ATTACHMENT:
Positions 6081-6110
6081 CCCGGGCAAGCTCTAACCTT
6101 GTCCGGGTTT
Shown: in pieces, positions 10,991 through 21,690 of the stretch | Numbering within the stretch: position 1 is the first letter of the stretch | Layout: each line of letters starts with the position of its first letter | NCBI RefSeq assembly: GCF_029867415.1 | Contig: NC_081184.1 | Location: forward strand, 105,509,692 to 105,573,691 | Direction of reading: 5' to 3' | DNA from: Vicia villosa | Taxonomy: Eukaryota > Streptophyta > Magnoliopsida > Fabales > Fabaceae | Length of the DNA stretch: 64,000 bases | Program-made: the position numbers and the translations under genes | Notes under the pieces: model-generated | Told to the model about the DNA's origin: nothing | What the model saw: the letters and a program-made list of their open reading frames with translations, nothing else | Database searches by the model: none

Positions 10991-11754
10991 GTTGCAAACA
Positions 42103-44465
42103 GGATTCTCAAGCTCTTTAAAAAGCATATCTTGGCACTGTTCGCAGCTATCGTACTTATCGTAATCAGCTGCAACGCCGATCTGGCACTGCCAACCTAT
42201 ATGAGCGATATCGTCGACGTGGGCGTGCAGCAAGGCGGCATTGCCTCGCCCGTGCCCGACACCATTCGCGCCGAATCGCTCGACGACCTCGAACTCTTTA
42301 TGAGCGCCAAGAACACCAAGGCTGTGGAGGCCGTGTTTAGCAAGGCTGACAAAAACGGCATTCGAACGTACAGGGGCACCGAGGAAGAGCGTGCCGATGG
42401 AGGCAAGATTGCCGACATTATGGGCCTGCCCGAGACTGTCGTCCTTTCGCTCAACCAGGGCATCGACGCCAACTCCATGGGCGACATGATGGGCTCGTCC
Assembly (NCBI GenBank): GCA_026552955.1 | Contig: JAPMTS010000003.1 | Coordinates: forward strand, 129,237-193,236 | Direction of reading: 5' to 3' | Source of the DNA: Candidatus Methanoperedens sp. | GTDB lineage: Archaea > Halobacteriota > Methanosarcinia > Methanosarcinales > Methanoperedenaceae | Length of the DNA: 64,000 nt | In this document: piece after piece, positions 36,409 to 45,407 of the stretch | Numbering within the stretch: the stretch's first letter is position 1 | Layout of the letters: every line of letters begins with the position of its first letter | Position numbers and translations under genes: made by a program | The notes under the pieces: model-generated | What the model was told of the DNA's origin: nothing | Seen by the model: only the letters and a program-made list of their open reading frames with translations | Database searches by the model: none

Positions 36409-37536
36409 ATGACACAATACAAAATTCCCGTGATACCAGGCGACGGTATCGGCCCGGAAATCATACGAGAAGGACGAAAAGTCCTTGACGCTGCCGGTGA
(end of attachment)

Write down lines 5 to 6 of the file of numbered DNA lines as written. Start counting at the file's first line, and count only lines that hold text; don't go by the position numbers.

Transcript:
Positions 10991-11754
10991 GTTGCAAACA